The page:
The Blackpool Grand Theatre opened in 1894, and today survives as a Matcham masterpiece, personifying the glories of the late Victorian theatre.
The importance of Matcham’s work lies in the way he pioneered technical innovation in theatre construction with long span steel beams and cantilevers, supporting the Grand’s three tiers and without the use of obstructing supporting pillars.
Blackpool’s Victorian treasure was built as the prettiest theatre in the Kingdom but it was only to be spared the bulldozers in the nick of time in the early 1970s.
The theatre was saved from demolition by the venerable campaigner the late Major A. Burt Briggs of Lytham St Annes, who spearheaded a successful campaign following closure of the theatre.
The Grand was reopened by the Grand Theatre Trust, on March 23, 1981 with a performance of the Merchant of Venice and survives as an all year working theatre to this day.
The Grand Theatre, Lancaster, is one of the oldest surviving theatres in the country opening in 1782.
Frank Matcham designed an extensive re-modelling of the stage and auditorium but a major fire in 1908 gutted the interior of the Grand.
Less than eight months later it reopened and remains to the present day. In nearby Morecambe during 1897 the Victoria Pavilion, later Morecambe Winter Gardens Theatre, opened as a Music Hall on the site of a former entertainment complex which incorporated seawater baths, bars and a ballroom.
Morecambe and coastal resorts along the Lancashire and Cumbrian coast abounded in white faced Pierrots and concert party companies performing in the open air or at the end of the pier show.
Daily orchestral music delighted visitors in the huge glass pavilion on Morecambe’s West End Pier, while down below on the sands entertainers had performed since 1899.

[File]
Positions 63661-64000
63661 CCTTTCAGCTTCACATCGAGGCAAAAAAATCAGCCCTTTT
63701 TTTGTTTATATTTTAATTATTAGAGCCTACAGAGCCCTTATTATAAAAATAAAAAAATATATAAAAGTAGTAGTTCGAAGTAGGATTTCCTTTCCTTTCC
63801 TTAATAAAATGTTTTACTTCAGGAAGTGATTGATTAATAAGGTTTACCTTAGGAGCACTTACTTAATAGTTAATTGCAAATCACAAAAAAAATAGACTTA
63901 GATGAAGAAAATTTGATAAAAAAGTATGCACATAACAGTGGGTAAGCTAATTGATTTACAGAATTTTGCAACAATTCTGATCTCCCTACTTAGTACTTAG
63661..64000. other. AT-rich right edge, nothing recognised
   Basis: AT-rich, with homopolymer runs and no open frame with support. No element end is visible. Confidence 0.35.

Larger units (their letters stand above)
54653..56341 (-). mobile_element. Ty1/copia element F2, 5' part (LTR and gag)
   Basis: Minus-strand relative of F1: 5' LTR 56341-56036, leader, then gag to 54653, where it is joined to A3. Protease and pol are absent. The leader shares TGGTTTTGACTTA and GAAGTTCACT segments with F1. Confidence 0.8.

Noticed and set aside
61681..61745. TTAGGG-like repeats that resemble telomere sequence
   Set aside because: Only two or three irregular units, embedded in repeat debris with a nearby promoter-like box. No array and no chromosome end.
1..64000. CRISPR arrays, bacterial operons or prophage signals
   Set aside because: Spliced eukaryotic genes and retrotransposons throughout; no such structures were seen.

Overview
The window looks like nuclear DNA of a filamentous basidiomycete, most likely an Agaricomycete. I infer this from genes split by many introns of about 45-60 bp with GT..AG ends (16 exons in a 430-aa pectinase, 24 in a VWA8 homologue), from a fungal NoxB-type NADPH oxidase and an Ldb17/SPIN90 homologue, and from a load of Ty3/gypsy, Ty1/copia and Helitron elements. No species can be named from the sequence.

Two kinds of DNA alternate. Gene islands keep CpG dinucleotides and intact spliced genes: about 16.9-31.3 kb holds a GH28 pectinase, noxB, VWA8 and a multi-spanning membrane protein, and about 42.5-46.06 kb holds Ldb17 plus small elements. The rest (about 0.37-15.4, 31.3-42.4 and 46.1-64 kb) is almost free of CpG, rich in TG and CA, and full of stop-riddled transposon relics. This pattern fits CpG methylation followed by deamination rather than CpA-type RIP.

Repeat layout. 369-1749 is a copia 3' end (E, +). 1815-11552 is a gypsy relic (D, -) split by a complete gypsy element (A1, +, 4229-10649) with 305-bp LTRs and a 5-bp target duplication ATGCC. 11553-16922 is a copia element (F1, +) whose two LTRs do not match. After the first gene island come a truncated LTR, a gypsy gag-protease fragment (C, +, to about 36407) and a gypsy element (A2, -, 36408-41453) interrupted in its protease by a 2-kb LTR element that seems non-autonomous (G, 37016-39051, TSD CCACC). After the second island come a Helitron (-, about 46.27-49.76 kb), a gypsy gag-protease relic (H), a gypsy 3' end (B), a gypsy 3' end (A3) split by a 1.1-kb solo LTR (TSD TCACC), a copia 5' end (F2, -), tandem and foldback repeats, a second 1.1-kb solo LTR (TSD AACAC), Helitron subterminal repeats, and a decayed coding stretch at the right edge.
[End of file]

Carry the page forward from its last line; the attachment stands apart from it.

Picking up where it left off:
Morecambe sands near the Old Stone Jetty was the venue for Papa Parson’s all-ladies troupe known as the Lucky Little Lancashire Lassies in reality his wife and seven daughters, could this have been the pre-cursor to the Spice Girls?
Fifty years later visitors still had a wide choice of entertainment in the resort’s cinemas and theatres.
The choices ranged from Henry Claxton’s regular summer revue ‘Gaytime’ at the Palace Theatre, Sandylands Promenade to Eddie Morrell’s ‘Starlights’ in its twentieth season at the long gone Central Pier (built 1869) The Winter Gardens staged traditional music hall acts like Morecambe’s own Albert Modley while the prominent Alhambra Theatre staged its sleazy summer revue.
During the mid - 1950s Morecambe Royalty Theatre, long associated with Thora Hird, was drifting towards closure as a live theatre.
The Morecambe Royalty opened on April 14, 1898, with a capacity for 1,555 people both standing and sitting in stalls, circles and private boxes.
It held theatre performances throughout the year and showed films during the winter seasons.
It became a cinema in 1961, then a bingo hall before closing as a cinema again in 1967. It was demolished in 1972
Morecambe’s most famous son, Eric was a keen fisherman and bird watcher.
He enjoyed bird watching with binoculars in nice places, away from the stage and his busy schedules.
Eric returned to Morecambe occasionally, and one day I spotted him bird watching whilst sat comfortable in his car at Hest Bank, near his native seaside town.
He seemed to be absorbed whilst watching the high tide wader roost, so I chose not to intrude on his privacy.
It is no surprise, therefore that the wonderful statue of Eric, (in familiar pose) which adorns Morecambe promenade also has a pair of binoculars.
There is no doubt that the early music halls flourished with the mass mobility that the railways brought for passengers long before the age of the automobile.
They enabled famous classic music hall acts to travel the country by the extensive railway network and to reach their theatre digs on time for the matinée and twice-nightly performances at the nation’s variety theatres.
Today variety and music hall survive but only as uncomfortable revivals of the real thing.
Moreover, the rebirth of preserved steam locomotives is now of interest to those wanting to experience the magic of the steam age.
*By Rail to the Music Halls by David Hindle MA.
Silver Link Publishing and Morton’s Media Group, hardback, costs £25.